Irish High Court vindicates right to secret ballot for voters with visual impairment

The Irish High Court has found in favour of a visually impaired man who took a case against the Minister for Environment, Community and Local Government concerning the Minister’s failure to vindicate his constitutional right to vote in secret. At present, visually impaired persons may only vote with the assistance of a ‘trusted friend’ or presiding officer at the polling station. Robbie Sinnott, of the Blind Legal Alliance, was supported in his case by PILA, which facilitated legal representation by Eversheds Sutherland Solicitors, Michael McDowell SC, Michael Lynn SC and Ciaran Doherty BL.

The case, which ran for a total of 9 days in the High Court, had already yielded a positive result in November 2016, when the State introduced regulations to provide for template voting in referenda for persons with a visual impairment. However Mr Sinnott had argued for wider changes to encompass voting by secret ballot for visually impaired people in local, general and European elections as well as in referenda.

Mr Sinnott, who was born with 3% eye sight, began engaging with the Franchise Section of the Department of Environment regarding the absence of a mechanism for independent voting following the 2011 General Election – the first in which the plaintiff’s vision had deteriorated to the extent that he was unable to vote without assistance. On this occasion, Mr Sinnott’s preferences were read aloud by the polling clerk. Mr Sinnott initiated proceedings against the Minister in 2014 seeking the introduction of measures allowing him to vote in secret, a right which enjoys constitutional protection.

In the High Court, mechanisms for independent voting were considered and expert evidence was given concerning the successful use of template voting in Northern Ireland and in Britain. The evidence was that such implementation was cost effective and feasible, with the example of providing templates for referendums estimated at about €42,000 – “quite insignificant compared to the multi-million euro budget for a referendum”.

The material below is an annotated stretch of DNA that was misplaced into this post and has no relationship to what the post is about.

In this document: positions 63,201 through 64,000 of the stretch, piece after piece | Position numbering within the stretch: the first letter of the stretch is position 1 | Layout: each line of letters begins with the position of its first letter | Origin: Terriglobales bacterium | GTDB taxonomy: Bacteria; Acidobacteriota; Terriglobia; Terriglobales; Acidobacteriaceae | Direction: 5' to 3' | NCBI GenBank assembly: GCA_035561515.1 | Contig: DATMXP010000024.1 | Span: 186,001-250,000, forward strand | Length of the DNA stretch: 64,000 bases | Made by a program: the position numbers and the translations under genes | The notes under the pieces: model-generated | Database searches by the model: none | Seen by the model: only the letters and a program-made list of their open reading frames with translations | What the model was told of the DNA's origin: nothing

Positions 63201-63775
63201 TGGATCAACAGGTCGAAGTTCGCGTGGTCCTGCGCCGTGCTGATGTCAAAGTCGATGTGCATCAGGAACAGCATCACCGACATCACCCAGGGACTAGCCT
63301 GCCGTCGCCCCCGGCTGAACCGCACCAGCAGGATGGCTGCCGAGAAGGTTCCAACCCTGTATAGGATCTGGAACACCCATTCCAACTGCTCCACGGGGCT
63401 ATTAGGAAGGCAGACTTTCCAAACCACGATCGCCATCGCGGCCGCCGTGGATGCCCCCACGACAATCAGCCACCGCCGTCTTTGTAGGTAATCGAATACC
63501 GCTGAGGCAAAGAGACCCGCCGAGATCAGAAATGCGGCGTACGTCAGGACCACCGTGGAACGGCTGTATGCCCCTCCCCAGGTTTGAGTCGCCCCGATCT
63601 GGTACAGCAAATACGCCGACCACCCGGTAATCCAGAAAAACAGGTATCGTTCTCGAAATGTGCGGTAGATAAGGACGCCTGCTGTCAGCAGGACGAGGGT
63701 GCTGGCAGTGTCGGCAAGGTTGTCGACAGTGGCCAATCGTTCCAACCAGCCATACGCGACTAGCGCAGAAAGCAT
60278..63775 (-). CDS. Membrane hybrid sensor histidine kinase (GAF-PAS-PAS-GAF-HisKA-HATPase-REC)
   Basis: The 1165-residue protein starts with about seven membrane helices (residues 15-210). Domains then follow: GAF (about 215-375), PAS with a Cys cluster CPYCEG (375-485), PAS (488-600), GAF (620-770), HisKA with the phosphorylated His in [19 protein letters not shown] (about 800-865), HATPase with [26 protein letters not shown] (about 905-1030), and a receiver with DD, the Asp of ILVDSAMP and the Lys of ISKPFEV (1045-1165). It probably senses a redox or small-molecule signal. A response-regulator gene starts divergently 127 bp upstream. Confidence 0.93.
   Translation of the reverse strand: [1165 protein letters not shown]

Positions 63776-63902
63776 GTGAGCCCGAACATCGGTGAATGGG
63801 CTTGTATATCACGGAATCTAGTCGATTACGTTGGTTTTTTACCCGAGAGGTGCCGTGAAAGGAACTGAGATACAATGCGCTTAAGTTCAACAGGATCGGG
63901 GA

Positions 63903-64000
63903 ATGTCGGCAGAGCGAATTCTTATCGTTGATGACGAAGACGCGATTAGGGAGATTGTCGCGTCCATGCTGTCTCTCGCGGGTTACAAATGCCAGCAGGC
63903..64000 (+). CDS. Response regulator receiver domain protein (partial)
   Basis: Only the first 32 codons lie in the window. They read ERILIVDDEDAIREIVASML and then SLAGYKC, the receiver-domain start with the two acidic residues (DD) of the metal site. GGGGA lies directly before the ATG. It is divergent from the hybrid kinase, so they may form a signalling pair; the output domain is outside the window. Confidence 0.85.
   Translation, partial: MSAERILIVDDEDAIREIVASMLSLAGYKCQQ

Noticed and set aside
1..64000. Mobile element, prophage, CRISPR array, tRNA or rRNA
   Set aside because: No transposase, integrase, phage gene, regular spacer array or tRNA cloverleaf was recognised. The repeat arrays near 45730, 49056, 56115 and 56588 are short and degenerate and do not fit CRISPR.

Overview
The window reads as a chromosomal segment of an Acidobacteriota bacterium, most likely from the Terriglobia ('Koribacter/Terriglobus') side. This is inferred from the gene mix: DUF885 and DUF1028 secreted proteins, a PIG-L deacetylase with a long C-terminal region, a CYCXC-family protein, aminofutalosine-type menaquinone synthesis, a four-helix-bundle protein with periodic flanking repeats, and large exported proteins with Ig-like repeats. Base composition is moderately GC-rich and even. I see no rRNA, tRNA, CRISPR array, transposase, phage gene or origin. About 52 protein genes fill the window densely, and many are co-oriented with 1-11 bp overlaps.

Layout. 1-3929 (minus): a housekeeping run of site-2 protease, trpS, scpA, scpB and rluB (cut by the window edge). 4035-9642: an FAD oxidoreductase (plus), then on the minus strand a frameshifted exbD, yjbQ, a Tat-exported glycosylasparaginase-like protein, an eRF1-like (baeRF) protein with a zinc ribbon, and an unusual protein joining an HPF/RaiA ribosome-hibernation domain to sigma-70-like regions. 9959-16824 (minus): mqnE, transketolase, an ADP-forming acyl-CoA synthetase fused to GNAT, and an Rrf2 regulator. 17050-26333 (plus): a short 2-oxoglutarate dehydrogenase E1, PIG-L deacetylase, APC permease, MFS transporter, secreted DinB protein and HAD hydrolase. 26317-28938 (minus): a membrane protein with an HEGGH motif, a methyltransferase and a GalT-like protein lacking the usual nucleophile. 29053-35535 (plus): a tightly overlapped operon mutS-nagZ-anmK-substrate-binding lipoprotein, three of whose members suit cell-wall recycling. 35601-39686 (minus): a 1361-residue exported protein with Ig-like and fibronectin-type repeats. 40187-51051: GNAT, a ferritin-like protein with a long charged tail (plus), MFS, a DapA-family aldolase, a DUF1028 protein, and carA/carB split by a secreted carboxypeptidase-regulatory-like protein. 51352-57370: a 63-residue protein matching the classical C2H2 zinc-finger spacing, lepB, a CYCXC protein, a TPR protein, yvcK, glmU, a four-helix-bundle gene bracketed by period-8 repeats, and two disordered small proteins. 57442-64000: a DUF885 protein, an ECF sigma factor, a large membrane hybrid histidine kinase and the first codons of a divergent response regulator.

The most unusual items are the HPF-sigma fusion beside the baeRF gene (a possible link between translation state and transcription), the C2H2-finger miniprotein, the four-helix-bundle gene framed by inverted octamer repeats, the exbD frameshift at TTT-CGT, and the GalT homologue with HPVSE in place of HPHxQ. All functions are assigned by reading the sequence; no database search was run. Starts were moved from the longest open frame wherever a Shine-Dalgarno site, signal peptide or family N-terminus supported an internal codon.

Judge Tony O’Connor stated that the Oireachtas had recognised over 20 years ago, by the Electoral Act 1992, that the Minister should be empowered to make appropriate arrangements to allow for a secret ballot for visually impaired voters. Judge O’Connor expressed concerns about delay and lack of transparency during this period, “The delay in introducing the 2016 Regulations and the history of competing priorities within the Franchise Section which were relied upon by the defendant in these proceedings to excuse the lack of information available to the Plaintiff about studies or analyses to be undertaken (as mentioned for example in the disability sectoral plans of the defendant Minister’s department) cannot be ignored by this Court.”

He accepted that the Court cannot require the Minister for the Environment to adopt any particular arrangement, such as a tactile voting device, for such voting. However, it could make a declaration to guide the Minister about the relevant provisions of the Electoral Act 1992 in conjunction with the duty under the Constitution to assure a secret ballot as far as is reasonably practicable. Judge O’Connor proposed declaring that the Minister had a duty to provide such arrangements where there are no disclosed reasonably practicable economic or effective reasons not to vindicate the right to mark ballot papers without assistance.

In a significant development for the rights of people with disabilities, Judge O’Connor was also prepared to declare that the Minister has a duty to outline, in public, details of planned studies and regulations for the provision of arrangements to facilitate visually impaired voters to mark their ballot papers without assistance as envisaged by the 1992 Act.

Judge O’Connor invited further submissions if the parties were unclear about the import of the declarations, and this will be further considered on 28 April 2017.

Click here for FLAC’s Press Release.



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